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The Use of Used Lithium Ion Batteries in a Smart Home Situation

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Background[edit]

This project was created by Lucia Gauchia, an electrical engineering professor at Michigan Technological University. The project had two main components to it; understanding the first life of the battery when it was used in the electric vehicle, and the second life of the battery when it would be used in the smart home.

The research done on the first life of the battery was to determine the lifetime estimation of an electric vehicle depending on the driving style, location, and charging method of the batteries. The results indicated that aggressive driving and recharging behavior have significant negative effect on the battery life.

The part of the project that will be focused on in this page is the second life of the battery. When a battery is removed from an electric vehicle it still has roughly 80% of the capacity that it originally started with. This capacity decreases over time and the goal of the project was to look at how the battery was affected when used in the smart home. Mini simulations were created using 3.4Ah Lithium Ion batteries and were analyzed to better understand the capacities of the battery and how they are affected. In the future, professor Gauchia was hoping to complete the work done on the 3.4Ah batteries with 16 64Ah Nissan Leaf Batteries. The project ended August 2019 when Professor Gauchia left MTU and moved home to be with her family.

Mini Simulation[edit]

The mini simulations were created to test 3.4Ah Lithium Ion batteries and were used to simulate the charging and discharging of the batteries in a smart house. A code created by the team was used along with load profiles to run the simulation. The code initially needed to be adjusted to ensure the hardware was producing the load profile as close to the given profiles as possible.

The next step in the project was to test a new 3.4Ah battery and analyze how the capacity is affected over time. The SOC/OCV curve for the battery was initially created by charging the battery completely, discharging the battery 10%, waiting for it to rest, and then taking the OCV and Ah measurements. This was done until the battery reached 10% if its initial value. At each 10% increment an Electrochemical Impedance Spectroscopy (EIS) test was done to create the complex Z graph at that capacity percentage. Later in the testing these graphs were used to create the equivalent circuit for the battery. The capacity of the battery was then measured by charging the battery fully and recording the Ah it ended at. The batteries were then run through the 24-hr testing that simulates one day's worth of use in a smart home. The smart home was assumed to have an electric vehicle that would charge from the battery and solar panels that would recharge the battery. These assumptions as well as the possible location of the home had a major effect on the load profiles used in the simulation. The 24-hr code was run 20-30 times in 8-hr increments. The procedure can be seen below. After these were completed, the capacity of the battery was measured again. Due to the project being cancelled, only a few of these 24-hr tests were able to be completed and the full effect of the smart home on the capacity of the battery was not determined.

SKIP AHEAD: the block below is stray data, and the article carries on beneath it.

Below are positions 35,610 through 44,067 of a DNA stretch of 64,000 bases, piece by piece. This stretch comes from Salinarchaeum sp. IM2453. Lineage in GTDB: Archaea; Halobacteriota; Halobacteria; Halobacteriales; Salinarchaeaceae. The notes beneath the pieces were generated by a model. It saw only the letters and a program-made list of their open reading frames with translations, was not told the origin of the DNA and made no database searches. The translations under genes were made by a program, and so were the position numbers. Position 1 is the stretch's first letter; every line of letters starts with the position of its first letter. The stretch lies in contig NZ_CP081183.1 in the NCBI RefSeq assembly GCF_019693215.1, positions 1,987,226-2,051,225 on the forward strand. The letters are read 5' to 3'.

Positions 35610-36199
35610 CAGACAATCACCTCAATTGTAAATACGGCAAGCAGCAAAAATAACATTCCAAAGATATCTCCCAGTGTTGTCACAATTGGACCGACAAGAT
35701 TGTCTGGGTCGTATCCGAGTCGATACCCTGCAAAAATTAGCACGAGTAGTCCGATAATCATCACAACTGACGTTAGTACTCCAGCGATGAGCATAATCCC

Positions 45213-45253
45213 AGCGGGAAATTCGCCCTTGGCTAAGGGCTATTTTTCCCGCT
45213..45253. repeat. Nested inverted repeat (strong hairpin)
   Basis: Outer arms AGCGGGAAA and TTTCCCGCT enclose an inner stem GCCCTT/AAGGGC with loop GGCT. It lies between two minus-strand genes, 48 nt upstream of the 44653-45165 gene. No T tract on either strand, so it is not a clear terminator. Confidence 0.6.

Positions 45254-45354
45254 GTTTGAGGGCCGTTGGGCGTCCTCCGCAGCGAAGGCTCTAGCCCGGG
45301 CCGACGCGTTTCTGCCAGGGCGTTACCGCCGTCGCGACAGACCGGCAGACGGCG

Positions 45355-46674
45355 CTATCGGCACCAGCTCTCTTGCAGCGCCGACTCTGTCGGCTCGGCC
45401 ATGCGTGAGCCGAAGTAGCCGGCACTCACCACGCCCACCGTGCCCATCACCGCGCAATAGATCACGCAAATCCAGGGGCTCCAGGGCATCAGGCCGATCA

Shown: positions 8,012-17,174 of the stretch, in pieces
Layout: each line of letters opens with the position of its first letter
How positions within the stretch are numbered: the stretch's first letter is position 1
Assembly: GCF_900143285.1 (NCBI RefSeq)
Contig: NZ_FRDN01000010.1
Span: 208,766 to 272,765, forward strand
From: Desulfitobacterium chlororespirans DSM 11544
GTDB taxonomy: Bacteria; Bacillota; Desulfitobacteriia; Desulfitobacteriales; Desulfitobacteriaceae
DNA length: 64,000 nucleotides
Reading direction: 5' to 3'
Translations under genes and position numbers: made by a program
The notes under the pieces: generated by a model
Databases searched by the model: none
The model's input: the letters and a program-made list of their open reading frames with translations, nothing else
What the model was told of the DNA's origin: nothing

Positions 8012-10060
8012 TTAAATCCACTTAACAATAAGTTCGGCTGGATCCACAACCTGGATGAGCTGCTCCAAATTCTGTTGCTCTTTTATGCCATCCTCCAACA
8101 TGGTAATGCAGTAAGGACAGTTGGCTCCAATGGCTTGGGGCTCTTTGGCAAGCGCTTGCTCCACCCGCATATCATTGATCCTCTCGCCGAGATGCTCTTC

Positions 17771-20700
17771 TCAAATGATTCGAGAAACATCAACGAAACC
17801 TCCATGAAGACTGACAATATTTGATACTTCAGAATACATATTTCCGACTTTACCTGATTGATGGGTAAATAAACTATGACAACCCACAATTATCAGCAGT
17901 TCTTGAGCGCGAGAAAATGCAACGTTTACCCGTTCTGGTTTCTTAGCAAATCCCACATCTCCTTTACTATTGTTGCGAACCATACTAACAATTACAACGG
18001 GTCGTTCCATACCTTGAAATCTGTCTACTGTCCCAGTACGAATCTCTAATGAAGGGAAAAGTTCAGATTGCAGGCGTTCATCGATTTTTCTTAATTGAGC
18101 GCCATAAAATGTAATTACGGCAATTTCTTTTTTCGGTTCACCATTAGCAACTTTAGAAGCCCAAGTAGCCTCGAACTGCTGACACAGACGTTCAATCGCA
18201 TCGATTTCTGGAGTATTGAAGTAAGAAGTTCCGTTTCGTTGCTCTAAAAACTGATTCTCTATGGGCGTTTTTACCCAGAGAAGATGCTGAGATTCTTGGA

3.4Ah Battery Load Profile Procedure

Nissan Leaf 64Ah Battery Testing[edit]

While there was no actual testing done with the Nissan Leaf batteries due to the project being cut short, the plan of the project was to run 24-hour codes similar to the ones done in the mini simulation and analyze how the capacity of the used electric vehicle batteries would be affected over time. One task of this section was completed and a testing procedure for was created. This testing procedure is attached below.

Nissan Leaf Battery Testing Procedure

References[edit]

M. Jafari, A. Gauchia, S. Zhao, K. Zhang and L. Gauchia, "Electric Vehicle Battery Cycle Aging Evaluation in Real-World Daily Driving and Vehicle-to-Grid Services," in IEEE Transactions on Transportation Electrification, vol. 4, no. 1, pp. 122-134, March 2018.

“Smart Home For Energy Saving " IJENKO - Internet of Things Platform.” IJENKO, www.ijenko.com/smart-home-for-energy-saving/.